As I had feared, the pond water level had not increased enough to prevent the water pressure from forcing exits under the containment. There was an amazing amount of fluid mud in Cell 3 and a nice delta at the outfall, but the water level had not come up so the fluid mud only raised the level to -2” BM. Cell 2/1 was obviously receiving huge amounts of sediment as well, with deltas showing near the dock and marsh, and significant flow burbling under the plywood containment. However, the heavier material was staying in Cell 3, and I thought it would be worth another delta.

Figure 5. Fluid mud to 2" below marsh and a new delta at the outfall with just an hour of pumping.

Figure 5. Fluid mud to 2" below marsh and a new delta at the outfall with just an hour of pumping.

Figure 6. Cell 2 (right) was full of suspended sediment escaped from Cell 3. Exposed mud of Cell 4 is to the left.

Figure 6. Cell 2 (right) was full of suspended sediment escaped from Cell 3. Exposed mud of Cell 4 is to the left.

I untied the rope to the hose and moved the outfall over. As I was tying it off, I noticed a marsh hawk (northern harrier) hunting along north pond marsh, so intent on the ground that she didn’t seem to notice me.

Figure 7. Marsh hawk (northern harrier) hunting the marsh along the north end of the pond.

Figure 7. Marsh hawk (northern harrier) hunting the marsh along the north end of the pond.

I returned to the dredge, and saw Timmy pass down the main channel on his way back from town.  The tide was coming into the canal with a strong current, and the water level in the canal was up a foot from this morning. I restarted the dredge to finish the dredge swing, but I didn’t quite make it to the south side before the left traveling cable broke again. The dredge was in a good position to leave it where it was, so I shut everything down and secured it for the day. When I was packed up in the boat, I didn’t try to fix the broken cable, but tied a rope to shore to keep it from drifting out of line.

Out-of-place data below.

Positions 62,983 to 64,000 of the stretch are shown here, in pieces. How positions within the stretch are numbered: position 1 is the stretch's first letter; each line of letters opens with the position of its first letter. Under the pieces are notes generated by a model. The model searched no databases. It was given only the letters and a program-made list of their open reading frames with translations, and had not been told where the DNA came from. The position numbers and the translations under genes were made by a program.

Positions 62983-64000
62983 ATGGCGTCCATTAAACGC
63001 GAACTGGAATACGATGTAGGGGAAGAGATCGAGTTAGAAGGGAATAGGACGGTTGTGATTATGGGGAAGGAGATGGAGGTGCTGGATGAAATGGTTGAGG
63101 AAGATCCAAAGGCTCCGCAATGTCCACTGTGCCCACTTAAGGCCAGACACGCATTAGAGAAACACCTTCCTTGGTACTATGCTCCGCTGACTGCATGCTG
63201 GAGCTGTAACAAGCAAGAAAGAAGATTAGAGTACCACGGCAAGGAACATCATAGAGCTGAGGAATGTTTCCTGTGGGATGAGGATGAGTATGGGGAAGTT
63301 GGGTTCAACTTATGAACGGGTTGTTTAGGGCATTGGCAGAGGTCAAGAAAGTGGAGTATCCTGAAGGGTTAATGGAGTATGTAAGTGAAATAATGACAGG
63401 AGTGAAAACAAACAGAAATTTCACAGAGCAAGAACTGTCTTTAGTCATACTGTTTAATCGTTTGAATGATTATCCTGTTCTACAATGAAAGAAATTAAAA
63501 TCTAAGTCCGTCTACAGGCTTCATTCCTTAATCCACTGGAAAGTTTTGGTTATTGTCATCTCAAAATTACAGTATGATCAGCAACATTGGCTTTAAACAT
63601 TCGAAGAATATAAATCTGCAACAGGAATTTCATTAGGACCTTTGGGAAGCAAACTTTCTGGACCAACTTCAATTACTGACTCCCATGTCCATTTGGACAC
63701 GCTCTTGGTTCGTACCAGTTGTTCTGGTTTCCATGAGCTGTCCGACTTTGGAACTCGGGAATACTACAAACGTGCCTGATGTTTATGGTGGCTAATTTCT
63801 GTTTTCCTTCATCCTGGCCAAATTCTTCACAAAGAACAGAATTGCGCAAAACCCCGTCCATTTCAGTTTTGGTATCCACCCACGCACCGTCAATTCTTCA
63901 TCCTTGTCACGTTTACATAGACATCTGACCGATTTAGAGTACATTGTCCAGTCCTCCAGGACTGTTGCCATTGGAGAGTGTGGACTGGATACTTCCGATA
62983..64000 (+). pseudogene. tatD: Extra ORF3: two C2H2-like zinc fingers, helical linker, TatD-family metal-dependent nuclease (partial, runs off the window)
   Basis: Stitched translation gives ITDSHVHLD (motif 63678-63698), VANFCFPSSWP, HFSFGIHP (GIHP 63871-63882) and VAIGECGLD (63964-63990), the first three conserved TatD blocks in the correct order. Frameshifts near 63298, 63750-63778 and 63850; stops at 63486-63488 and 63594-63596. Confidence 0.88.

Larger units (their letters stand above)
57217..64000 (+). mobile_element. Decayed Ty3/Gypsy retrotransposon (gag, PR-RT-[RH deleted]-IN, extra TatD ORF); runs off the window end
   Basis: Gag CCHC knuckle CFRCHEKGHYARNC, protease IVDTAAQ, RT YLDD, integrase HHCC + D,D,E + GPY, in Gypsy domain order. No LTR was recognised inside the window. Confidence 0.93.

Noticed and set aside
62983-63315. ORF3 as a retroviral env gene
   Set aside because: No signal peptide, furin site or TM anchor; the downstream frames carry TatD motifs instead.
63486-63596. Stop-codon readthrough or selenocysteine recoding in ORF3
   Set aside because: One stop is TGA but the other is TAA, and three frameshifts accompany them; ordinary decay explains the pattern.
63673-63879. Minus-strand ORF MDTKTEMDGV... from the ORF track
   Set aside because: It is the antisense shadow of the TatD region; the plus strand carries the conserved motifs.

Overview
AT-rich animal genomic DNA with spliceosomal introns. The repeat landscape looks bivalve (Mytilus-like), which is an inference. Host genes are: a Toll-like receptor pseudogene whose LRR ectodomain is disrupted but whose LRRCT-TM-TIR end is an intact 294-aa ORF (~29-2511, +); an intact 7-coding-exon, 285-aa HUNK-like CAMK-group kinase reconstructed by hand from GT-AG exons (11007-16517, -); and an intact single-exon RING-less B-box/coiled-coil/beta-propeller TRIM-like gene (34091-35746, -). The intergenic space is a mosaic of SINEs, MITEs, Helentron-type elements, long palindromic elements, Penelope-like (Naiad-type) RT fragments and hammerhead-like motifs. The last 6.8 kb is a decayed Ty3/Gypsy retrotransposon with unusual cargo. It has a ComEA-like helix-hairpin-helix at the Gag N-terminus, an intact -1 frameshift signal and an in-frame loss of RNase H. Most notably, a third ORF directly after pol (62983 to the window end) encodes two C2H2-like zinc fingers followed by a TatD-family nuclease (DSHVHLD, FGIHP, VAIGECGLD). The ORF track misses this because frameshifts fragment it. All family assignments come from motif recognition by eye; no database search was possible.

A trip to the pond showed a second delta as a result of the last event and fluid mud pushed up onto the surface at the south end of Cell 3, filling in some of the mud cracks that had formed there, and adding another layer to the fill.

Figure 8. Two deltas from today's dredging show at the top left of the image and fluid mud is evident throughout the pond.

Figure 8. Two deltas from today's dredging show at the top left of the image and fluid mud is evident throughout the pond.

Wednesday, February 6

The morning started with a light fog that softened the light and sounds of the awakening landscape. A scattering of ducks and wading birds flew past in the cool air. As the sun rose, I watched through binoculars as three deer crossed, one by one, from the marsh to the safety of the tree-covered island.

Figure 9. Morning color.

Figure 9. Morning color.

Figure 10. One of three deer crossing between marsh islands in the early light can be seen in the suns reflection.

Figure 10. One of three deer crossing between marsh islands in the early light can be seen in the suns reflection.

This week we were scheduled to conduct a shorebird survey, and the weather/tide conditions dictated that this had to be the day. Erik Johnson, Audubon Louisiana’s Director of Bird Conservation, had planned to come out, but had to be in Grand Isle instead. Timmy loaded the 4-wheeler and trailer onto the Goose and by 7:30 we were on our way down the canal to the chenier and beach.

Figure 11. Water hyacinth and trash covered most of the beach.

Figure 11. Water hyacinth and trash covered most of the beach.

By 8:00, we were on the beach. It was very windy and cool, the tide was up, and recent rains had flushed water hyacinth out of the water ways into the Gulf nearshore area. The beach was thickly covered by water hyacinth and trash, obviously deposited in several onshore events. Very little of the beach was exposed.
We headed west at first, but the birds on the small amount of exposed sand flat were too active and staying just out of reach of good binocular view. We decided to head toward Audubon property to the east instead.